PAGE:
AT: Look I’ve done so much reading on this and what’s good about that I think is that those are two hard choices, neither of them are easy. Either of them might be right or might be wrong. I’ve read a lot of survival stories like one about a boat sinking down the coastline with two people, one guy swam and one guy didn’t. Finally the guy who swam made it and the guy that didn’t swim never was found. Usually I thin they tell you to stay on the boat, that’s what all of the survival memos say, but I’ve got a lot of energy so I think I’d get sit too long and then go “Bugger it, let’s go for a swim.”

BUG: Were you tempted to show more of what was going on at the boat interspersed between later on in the film? I know the group kind of splits up there. I know there’s a point where you cut back to the boat, but it only happens once I think and then the rest of the film is pretty much following the people who are swimming. Were you ever tempted to go back to the boat and see what happens?

AT: Yes. So I’ll be truthful with you and tell you there was a whole other scene there that we deleted, because in the end it just felt really B grade and sharkspoitation rather than real. We shot a whole other scene where he fell in the water and gets eaten by these other sharks. We had that in the film and we watched it and it was like “This is just not the right kind of film. This film is about realism and a real event and in this event we wouldn’t know what happened, because he stayed behind.” But it felt wrong. It felt like “Oh my gosh, we’ve gone from this really tight real thriller to this big red shark out moment.” So in the end we cut it and what I should have done… In hindsight what I would have liked to have done is showing the boat slowing sinking and him just left over. I find that very interesting and a few people have mentioned that we never get back to that guy, because they really like him and want to know what happened to him, but the reality is we did shoot a scene where he got eaten, but it was just to B grade to put in the film. (Laughs)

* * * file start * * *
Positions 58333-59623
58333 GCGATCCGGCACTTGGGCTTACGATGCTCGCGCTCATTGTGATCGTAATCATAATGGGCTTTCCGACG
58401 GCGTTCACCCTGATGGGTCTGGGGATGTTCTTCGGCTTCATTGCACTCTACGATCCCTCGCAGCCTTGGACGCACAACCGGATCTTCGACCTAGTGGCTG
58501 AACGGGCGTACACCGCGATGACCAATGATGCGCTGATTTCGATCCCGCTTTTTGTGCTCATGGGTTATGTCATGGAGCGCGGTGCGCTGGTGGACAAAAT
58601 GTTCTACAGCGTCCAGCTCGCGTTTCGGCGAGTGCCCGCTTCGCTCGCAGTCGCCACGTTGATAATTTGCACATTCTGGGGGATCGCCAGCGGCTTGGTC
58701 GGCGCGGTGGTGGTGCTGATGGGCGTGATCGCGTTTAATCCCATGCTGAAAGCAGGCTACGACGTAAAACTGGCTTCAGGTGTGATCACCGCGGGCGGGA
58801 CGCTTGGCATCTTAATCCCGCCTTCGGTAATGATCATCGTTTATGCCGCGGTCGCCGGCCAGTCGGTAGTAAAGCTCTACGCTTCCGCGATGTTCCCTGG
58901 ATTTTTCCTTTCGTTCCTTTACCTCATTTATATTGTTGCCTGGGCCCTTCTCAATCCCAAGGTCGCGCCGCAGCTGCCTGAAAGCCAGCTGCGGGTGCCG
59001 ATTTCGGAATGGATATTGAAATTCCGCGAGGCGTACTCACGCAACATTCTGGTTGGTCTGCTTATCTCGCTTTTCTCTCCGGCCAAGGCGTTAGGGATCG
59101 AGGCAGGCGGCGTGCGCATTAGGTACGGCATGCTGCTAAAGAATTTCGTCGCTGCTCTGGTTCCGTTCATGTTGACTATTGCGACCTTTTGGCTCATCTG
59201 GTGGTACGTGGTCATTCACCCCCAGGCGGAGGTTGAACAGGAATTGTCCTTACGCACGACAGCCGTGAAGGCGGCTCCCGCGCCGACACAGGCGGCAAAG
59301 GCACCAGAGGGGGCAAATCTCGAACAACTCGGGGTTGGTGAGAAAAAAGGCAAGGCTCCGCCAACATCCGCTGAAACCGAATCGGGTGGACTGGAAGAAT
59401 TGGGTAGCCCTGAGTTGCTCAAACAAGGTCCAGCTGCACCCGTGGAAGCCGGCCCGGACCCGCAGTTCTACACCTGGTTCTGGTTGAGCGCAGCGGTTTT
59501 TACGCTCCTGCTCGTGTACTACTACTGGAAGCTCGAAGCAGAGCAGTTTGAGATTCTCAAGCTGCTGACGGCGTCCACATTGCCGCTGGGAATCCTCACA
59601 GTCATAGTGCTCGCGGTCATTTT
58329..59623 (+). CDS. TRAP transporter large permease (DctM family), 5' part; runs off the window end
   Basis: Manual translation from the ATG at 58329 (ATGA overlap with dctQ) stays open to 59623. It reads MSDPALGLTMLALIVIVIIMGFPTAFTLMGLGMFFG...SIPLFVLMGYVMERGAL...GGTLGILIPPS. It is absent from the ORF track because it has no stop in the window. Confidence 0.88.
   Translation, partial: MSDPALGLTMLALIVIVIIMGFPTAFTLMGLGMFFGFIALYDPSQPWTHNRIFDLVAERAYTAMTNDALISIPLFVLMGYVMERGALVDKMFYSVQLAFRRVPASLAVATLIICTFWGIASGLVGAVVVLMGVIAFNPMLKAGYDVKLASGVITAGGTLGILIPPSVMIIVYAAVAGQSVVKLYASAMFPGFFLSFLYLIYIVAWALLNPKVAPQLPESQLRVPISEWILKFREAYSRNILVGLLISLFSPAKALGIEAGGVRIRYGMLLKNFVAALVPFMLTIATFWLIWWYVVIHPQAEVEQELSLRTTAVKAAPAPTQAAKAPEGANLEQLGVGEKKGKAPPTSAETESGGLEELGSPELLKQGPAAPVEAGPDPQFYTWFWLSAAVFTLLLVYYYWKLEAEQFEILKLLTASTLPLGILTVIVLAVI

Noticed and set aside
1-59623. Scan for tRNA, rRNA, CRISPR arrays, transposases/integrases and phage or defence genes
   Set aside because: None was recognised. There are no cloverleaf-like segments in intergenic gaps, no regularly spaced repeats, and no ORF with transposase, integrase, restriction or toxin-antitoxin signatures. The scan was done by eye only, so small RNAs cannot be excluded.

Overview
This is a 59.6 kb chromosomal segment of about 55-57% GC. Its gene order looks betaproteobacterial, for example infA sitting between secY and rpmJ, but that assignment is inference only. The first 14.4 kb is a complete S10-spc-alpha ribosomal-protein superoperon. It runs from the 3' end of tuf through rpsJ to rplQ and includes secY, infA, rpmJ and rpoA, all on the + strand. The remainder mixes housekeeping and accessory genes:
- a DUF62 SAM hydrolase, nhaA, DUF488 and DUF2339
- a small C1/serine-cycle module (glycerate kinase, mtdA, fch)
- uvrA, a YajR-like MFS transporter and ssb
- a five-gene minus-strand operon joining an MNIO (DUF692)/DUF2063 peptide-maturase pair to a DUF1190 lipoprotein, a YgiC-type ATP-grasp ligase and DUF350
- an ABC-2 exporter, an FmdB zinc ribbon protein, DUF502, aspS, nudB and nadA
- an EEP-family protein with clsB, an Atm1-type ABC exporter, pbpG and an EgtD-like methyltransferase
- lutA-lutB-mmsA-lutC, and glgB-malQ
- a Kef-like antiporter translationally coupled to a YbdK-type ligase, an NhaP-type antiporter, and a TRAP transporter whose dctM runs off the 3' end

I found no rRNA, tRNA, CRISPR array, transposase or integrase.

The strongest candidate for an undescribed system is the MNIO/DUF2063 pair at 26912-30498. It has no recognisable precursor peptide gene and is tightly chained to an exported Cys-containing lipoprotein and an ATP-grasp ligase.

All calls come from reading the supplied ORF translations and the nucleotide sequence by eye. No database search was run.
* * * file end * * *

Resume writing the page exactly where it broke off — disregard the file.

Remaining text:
BUG: I was just wondering, because I would have been that guy back on the boat, so I was just wondering “What would have happened to me?”

[Both Laugh]

AT: Yeah and you know it would have been interesting to see what happened, because that boat was sinking and would have ended up in the water eventually as well I think.

BUG: Okay. So what was it like filming with the real sharks? In the featurette you said that you went out further down the coast and in deeper water where sharks lived and you did a lot of filming there. Was it difficult?